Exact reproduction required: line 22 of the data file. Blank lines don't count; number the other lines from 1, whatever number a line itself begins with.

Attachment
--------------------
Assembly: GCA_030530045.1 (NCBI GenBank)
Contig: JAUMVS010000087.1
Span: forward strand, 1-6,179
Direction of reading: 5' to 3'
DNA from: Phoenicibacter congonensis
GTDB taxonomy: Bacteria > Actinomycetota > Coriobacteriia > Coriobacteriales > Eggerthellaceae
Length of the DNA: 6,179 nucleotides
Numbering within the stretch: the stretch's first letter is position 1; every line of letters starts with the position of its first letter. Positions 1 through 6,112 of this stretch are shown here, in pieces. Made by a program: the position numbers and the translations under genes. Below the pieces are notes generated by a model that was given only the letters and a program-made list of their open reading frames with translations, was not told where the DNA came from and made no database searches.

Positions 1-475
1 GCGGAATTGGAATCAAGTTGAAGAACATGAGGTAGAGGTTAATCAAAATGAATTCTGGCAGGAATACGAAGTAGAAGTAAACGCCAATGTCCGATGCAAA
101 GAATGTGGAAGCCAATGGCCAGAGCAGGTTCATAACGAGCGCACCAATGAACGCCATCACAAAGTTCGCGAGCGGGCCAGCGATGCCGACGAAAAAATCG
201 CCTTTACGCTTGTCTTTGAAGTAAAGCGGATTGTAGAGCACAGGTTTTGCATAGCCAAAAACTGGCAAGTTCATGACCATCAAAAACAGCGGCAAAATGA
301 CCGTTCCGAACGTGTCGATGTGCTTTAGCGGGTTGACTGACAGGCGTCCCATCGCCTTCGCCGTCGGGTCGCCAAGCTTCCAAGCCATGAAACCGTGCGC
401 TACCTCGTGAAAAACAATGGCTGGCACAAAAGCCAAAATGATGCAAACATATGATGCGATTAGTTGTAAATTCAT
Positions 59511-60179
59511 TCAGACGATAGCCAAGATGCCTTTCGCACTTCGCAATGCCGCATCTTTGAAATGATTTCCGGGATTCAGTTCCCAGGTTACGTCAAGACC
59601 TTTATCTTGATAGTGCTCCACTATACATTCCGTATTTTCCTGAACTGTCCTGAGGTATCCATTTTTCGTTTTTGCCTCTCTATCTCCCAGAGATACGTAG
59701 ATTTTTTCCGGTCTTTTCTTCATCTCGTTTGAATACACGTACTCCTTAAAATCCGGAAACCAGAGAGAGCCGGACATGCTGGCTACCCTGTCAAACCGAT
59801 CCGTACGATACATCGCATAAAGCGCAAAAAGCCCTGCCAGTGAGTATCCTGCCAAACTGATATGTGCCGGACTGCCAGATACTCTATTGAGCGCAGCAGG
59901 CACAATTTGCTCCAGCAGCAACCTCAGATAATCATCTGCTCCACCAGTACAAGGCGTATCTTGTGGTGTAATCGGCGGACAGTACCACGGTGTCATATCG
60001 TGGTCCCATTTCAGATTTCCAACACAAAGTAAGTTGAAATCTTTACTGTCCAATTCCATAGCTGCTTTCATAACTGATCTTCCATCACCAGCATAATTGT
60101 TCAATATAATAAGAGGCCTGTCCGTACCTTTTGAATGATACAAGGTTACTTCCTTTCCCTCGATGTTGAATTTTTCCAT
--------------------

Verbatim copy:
60101 TCAATATAATAAGAGGCCTGTCCGTACCTTTTGAATGATACAAGGTTACTTCCTTTCCCTCGATGTTGAATTTTTCCAT